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genetic disorders

Asuragen will develop assays for PacBio's long-read next-generation sequencing systems, with an initial focus on developing a carrier screening assay.

The test has been developed to run on Illumina's NextSeq 550Dx next-generation sequencing platform and will be prepared for commercial launch in Europe.

In its complaint, the Maryland-based company claimed that Natera infringes two of its patents, both titled "Methods for detection of genetic disorders."

The San Francisco-based firm reported $64.2 million in revenues, up from $40.6 million a year ago and beating the average Wall Street estimate of $59.4 million.

Illumina had sought to exclude the Harmony test from the US Market, while Ariosa had sought to overturn the jury verdict with a post-trial maneuver.

The company is withdrawing its previous financial guidance for 2020, saying that it cannot predict the extent or duration of the impact of the COVID-19 pandemic.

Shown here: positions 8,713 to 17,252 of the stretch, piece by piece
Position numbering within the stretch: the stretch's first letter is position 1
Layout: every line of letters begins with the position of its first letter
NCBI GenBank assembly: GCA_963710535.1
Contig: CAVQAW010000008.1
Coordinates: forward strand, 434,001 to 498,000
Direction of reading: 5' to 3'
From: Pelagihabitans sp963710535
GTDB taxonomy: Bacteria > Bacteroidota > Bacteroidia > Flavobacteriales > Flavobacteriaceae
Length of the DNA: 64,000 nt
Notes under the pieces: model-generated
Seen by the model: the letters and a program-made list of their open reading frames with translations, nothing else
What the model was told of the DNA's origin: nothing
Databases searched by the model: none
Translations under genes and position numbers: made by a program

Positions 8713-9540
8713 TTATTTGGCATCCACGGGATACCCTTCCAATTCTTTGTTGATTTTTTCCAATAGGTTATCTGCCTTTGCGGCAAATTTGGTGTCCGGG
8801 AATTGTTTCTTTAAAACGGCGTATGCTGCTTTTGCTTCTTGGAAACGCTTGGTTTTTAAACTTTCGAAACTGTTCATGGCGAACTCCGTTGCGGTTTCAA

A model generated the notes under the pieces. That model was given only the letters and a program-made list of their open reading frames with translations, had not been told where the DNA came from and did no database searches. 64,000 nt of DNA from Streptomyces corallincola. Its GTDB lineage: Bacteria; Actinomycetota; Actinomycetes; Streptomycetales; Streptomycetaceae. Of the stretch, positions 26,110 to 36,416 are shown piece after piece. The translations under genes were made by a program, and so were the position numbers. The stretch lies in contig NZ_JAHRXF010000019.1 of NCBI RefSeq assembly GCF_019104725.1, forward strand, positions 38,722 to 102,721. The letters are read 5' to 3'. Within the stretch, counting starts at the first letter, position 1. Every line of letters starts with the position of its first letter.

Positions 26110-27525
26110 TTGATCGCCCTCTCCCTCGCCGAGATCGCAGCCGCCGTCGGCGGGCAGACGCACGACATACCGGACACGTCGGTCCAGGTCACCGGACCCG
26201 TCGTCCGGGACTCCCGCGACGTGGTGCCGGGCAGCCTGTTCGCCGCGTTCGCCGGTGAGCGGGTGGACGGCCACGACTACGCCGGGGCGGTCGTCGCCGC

The US Court of Appeals for the Federal Circuit sent the case, which had been thrown out in December 2018, back to the trial court.

The Tapestry study will initially return genetic results for familial hypercholesterolemia, hereditary breast and ovarian cancer, and Lynch syndrome to patients.

Researchers at Baylor College of Medicine and Columbia University found that almost all blood samples from pregnant women tested contained several trophoblasts.

A preliminary analysis lends some support to covering NIPS for pregnancies beyond high-risk, and some payors have expanded coverage.  

 

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Novavax has begun a phase III trial of its SARS-CoV-2 vaccine, according to the New York Times.

Vox reports that the Trump Administration may limit student visas for individuals from some countries to two years.

The governor of New York says the state will conduct its own review of any SARS-CoV-2 vaccine, NPR reports.

This week in Science: Neanderthal Y chromosomes replaced by Homo sapiens Y chromosomes, and more.